As the world watches the finishing post arriving to the United States Presidential Election with the potential election of a bombastic, conspiratorial buffoon and a jailable female, both spending millions, you have to wonder is this the best that capitalist democracy can produce.
It begs the questions.
If elections are central to democracy, then how should a society organize the institutions that govern the processes by which government leaders are selected?
Should there be a parliament or a president and a legislature?
Should legislative seats be allocated in proportion to the popular vote, or should the winner in each district take all?
Should there be two, or three or a dozen political parties?
Should the parties be strong or weak, centralized or decentralized, ideologically unified or diverse?
What is the meaning of democracy?
Does democratic choice as expressed through popular elections work?
Such Questions or debates are heated because the political stakes could not be higher: institutional arrangements influence the distribution of power; shape the ways that politicians pursue their goals; and constrain the ability of citizens to control their government.
Only through comparative analysis can the relative performance of different democratic arrangements be established.
We have all witness with Barack Obama term how presidential and legislative terms can be politically crippling.
When presidents do not enjoy majority party support in the legislature the potential exists for deadlock and paralysis. Chronic impasse invites regime instability and breakdown which we are currently witnessing with Donald Trump and Hillary Clinton. ( Two unworthy candidates that are buying votes. Two popularly elected, independent institutions that create problems for coalition building and executive legislative cooperation.)
Parliamentary democracy, is more apt to succeed, or so its advocates claim, because it escapes the problems associated with temporal rigidity and majoritarianism, and because the vote of confidence can resolve interbranch conflicts.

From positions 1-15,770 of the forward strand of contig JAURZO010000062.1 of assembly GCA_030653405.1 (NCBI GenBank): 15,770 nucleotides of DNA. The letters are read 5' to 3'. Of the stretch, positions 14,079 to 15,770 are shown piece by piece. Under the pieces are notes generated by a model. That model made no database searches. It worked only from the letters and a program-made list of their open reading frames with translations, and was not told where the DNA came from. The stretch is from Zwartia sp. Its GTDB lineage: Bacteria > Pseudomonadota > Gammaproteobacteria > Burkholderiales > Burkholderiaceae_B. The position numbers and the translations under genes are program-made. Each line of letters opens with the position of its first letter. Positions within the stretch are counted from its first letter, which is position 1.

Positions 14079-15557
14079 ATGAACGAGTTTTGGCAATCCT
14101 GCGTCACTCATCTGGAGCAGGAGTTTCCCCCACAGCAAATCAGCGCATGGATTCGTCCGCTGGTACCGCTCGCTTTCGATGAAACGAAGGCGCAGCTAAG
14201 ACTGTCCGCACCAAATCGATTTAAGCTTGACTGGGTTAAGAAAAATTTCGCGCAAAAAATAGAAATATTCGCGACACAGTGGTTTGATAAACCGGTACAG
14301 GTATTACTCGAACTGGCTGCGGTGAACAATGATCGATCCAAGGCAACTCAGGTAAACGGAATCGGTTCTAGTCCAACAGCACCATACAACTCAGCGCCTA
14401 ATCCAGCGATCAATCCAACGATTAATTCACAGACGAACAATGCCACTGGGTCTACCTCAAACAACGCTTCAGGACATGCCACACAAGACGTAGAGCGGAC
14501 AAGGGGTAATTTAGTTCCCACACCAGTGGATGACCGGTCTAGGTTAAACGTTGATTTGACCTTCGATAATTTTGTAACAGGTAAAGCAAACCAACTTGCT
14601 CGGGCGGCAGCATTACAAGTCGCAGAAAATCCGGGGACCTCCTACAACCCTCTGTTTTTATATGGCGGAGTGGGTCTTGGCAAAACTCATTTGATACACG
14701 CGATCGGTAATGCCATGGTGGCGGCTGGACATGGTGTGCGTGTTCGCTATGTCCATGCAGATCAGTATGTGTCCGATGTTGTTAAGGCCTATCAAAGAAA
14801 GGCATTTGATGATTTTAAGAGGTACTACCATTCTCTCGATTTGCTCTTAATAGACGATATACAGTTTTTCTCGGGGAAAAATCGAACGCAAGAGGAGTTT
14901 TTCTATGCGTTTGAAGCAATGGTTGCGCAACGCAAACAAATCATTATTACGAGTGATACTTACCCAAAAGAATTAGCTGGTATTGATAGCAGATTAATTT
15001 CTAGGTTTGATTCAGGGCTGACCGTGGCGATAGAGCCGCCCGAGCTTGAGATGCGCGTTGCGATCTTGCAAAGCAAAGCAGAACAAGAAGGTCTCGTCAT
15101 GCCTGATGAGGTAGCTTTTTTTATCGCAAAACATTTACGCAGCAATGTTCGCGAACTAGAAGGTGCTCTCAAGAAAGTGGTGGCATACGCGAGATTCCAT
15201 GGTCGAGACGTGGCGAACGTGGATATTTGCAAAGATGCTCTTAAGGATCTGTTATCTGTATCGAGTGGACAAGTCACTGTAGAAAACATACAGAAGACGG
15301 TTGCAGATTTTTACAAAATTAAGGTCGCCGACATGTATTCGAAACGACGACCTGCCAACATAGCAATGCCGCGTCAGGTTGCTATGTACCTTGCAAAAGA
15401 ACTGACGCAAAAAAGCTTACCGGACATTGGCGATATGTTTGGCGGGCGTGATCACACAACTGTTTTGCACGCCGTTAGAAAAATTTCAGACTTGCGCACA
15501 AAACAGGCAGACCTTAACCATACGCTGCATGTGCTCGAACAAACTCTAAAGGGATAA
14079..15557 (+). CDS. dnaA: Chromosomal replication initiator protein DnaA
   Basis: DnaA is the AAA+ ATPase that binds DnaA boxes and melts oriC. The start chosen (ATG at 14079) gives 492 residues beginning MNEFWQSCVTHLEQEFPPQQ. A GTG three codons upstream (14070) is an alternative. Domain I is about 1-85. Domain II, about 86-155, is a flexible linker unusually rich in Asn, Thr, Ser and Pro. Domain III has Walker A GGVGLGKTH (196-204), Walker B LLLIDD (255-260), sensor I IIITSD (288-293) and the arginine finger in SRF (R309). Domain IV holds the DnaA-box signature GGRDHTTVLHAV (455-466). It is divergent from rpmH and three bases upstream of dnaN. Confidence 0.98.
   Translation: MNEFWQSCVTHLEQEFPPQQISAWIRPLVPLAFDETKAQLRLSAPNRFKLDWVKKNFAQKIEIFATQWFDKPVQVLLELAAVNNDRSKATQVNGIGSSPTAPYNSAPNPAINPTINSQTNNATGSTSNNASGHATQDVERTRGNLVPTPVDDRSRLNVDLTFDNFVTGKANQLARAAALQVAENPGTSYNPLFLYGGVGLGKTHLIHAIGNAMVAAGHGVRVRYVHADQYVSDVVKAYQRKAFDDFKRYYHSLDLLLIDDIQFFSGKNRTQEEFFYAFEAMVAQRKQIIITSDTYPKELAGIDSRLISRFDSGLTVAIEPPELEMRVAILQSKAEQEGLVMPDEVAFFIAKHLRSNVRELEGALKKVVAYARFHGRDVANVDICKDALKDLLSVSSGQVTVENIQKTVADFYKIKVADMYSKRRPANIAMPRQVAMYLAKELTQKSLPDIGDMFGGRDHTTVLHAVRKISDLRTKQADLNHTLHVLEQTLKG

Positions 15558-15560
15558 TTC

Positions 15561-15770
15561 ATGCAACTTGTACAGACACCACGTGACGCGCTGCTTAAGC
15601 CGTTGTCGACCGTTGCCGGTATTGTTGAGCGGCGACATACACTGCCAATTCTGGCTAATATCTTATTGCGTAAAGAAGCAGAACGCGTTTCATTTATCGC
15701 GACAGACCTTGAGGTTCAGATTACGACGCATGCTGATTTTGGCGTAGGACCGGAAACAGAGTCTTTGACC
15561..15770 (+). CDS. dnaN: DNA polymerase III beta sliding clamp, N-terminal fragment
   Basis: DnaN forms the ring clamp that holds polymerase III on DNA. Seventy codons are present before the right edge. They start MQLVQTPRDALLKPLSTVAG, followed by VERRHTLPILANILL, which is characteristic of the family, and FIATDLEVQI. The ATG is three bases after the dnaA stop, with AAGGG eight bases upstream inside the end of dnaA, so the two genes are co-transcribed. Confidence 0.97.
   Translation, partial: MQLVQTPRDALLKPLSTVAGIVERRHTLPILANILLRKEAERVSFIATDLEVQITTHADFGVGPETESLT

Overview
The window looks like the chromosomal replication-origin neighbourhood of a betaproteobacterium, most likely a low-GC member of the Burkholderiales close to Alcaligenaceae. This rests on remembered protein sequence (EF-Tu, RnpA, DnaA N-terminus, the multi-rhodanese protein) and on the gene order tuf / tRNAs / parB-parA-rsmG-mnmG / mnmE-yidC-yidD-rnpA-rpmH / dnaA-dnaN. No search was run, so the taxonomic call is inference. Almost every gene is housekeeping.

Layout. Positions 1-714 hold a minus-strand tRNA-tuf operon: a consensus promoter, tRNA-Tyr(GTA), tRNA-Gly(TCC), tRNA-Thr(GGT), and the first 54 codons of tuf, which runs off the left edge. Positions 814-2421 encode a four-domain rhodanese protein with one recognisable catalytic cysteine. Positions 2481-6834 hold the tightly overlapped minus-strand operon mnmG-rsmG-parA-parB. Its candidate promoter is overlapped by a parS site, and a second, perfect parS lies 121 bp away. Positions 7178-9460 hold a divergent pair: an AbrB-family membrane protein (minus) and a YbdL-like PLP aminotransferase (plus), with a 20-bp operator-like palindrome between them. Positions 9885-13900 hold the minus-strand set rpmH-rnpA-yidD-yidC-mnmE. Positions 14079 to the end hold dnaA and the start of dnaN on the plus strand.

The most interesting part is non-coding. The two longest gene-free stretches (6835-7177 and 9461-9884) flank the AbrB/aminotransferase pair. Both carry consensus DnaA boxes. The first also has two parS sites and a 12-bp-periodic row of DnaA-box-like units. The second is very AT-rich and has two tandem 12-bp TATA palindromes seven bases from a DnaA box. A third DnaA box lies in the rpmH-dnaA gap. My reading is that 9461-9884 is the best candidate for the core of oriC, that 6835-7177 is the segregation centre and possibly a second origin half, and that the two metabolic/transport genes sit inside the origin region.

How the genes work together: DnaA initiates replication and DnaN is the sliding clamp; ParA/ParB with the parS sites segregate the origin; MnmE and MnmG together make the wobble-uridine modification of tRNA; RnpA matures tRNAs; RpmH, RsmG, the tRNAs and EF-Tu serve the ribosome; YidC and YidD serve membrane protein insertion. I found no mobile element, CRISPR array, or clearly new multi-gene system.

The problem with either system is the both entail assumptions about voters: about the information that they possess, the beliefs they hold, and the considerations they bring to bear on the electoral choices they make.
Such assumptions, it is important to point out, are rarely tested.
Coalition governments (common in parliamentary regimes) obscure accountability and reduce the ability of the electorate to assign blame.
For example, proportional representation produces more parties and less disproportionately in the conversion of votes to seats than do plurality and majority systems.
Accountability is also undermined in the presidential systems because voters give too much weight to the personal attributes of presidential candidates and too little weight to issues.
Laws determine how citizens cast votes, how votes are aggregated, and how aggregated votes are converted into positions of governmental authority.
Electoral laws have profound political effects.
We do not possess, the knowledge of the ways in which electoral laws ultimately affect voters and their representation in government.
What are the impact of these laws on individual citizens: on the ways they make choices and on the relationship they establish with their representatives.
They are questions that as yet have no firm answers.
The international economy is undergoing profound changes. With the lowering of barriers to international trade and the globalization of the world economy has come the birth of new economic sectors and the death of others. Some citizens, in some countries, in some economic sectors are thriving; others are failing.